One cannot truly condemn terrorism while also aiding policies and governments that torture, rob, and exploit those who are weak and overpowered, caught between corrupt leaders and occupiers making deals that leave the weak without protection, shelter, resources for survival and coping mechanisms.
Join the Boycott, Divestment, and Sanctions movement
But there are people who condemn both terrorism and occupation, wars and apartheid. Such people condemn terrorism for ethical reasons as they believe that ALL lives are sacrosanct and not just the lives of the empowered or those living in democratic societies. Yet, they further believe humans are innately good and, if given a chance to understand and become aware, they will rise up over time and stand for truth and justice. Terrorism is not only wrong and unethical but also lacks faith — faith in God and faith in fellow human beings — to understand and support those who are weak and oppressed.
One group issues self-righteous condemnations of terrorism that do nothing other than say we are morally good and they are morally evil. The other paves the way to help those trampled on fight for their rights ethically and within the bounds of the law, preventing the spill of anarchy and further violence.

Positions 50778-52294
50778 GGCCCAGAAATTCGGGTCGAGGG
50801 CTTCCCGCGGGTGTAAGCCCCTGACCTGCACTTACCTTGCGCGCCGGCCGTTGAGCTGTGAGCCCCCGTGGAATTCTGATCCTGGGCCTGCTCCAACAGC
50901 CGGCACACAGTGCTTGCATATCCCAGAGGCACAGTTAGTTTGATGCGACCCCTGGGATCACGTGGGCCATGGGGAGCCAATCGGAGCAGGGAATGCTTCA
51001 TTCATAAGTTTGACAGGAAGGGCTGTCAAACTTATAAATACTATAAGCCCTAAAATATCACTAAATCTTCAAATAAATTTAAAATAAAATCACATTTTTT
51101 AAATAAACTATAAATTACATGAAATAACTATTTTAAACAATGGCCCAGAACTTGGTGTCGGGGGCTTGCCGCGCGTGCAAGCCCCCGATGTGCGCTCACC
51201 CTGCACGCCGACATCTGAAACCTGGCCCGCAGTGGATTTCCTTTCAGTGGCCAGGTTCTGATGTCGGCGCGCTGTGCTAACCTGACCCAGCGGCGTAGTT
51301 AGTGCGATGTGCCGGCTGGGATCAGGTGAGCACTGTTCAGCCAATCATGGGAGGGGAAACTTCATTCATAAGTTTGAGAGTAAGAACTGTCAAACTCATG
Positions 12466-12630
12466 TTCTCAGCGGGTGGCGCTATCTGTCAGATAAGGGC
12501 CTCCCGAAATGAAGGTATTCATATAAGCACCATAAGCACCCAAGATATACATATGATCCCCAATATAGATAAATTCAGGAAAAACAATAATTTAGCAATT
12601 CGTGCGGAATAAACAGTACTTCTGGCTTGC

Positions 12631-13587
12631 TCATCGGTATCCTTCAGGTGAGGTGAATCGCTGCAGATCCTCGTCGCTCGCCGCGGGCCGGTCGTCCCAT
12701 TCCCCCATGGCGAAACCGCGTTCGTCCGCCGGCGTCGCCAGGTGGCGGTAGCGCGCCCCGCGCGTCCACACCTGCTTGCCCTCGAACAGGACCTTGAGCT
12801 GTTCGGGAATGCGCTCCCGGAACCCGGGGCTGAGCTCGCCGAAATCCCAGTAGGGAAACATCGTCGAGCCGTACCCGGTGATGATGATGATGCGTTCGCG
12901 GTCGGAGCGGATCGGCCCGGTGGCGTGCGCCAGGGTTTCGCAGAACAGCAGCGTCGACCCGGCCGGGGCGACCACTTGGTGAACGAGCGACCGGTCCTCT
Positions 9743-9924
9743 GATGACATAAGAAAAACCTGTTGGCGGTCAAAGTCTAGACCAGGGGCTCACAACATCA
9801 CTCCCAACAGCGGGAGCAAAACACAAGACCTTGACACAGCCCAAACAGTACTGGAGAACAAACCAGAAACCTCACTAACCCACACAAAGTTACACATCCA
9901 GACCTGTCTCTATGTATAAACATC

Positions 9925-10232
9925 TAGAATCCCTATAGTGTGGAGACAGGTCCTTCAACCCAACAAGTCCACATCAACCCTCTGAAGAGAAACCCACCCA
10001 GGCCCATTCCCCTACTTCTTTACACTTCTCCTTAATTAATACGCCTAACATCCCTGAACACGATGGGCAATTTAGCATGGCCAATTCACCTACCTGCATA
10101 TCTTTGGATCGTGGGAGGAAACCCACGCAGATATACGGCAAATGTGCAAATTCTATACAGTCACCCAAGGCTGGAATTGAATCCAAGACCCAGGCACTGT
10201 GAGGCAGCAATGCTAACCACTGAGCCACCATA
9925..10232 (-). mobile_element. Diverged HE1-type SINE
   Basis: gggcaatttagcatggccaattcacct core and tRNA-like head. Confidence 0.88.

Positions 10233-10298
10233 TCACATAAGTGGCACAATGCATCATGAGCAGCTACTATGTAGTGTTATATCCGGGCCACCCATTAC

One such legal, nonviolent means is the Boycott, Divestment, and Sanctions (BDS) movement, successfully used against the ruling regime in apartheid South Africa. The international community is now using this campaign to fight Israeli apartheid and end the illegal military occupation of Palestinian land.
Currently, there is a bill circulating before US Congress to criminalize BDS, which is a form of free speech and a human right. With BDS, we use our collective voice and power to pressure the enablers of apartheid to discontinue their abuse of power.
And in Israel, a bill was passed to legalize apartheid.
Join the collective voices of people across the United States seeking genuine and true peace in the region and take action to stop the unconstitutional attack on the freedom to boycott.
Fedwa Wazwaz is a Palestinian-American born in Jerusalem, Palestine and raised in the US. She was the chair for the Interfaith Relations at Islamic Center of Minnesota. She has completed training in restorative justice at the University’s Center for Restorative Justice and Peacemaking. She was a 2008-2009 policy fellow at the University of Minnesota’s Humphrey Institute of Public Affairs. She is a public speaker and writer and lives in Brooklyn Park, Minnesota.
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Posted on July 31, 2017, in Engage Minnesota, Fedwa Wazwaz and tagged BDS, Engage Minnesota, Fedwa Wazwaz, Gaza, Human Rights, Occupation, oppression, palestinian israeli conflict, palestinian struggle. Bookmark the permalink. Leave a comment.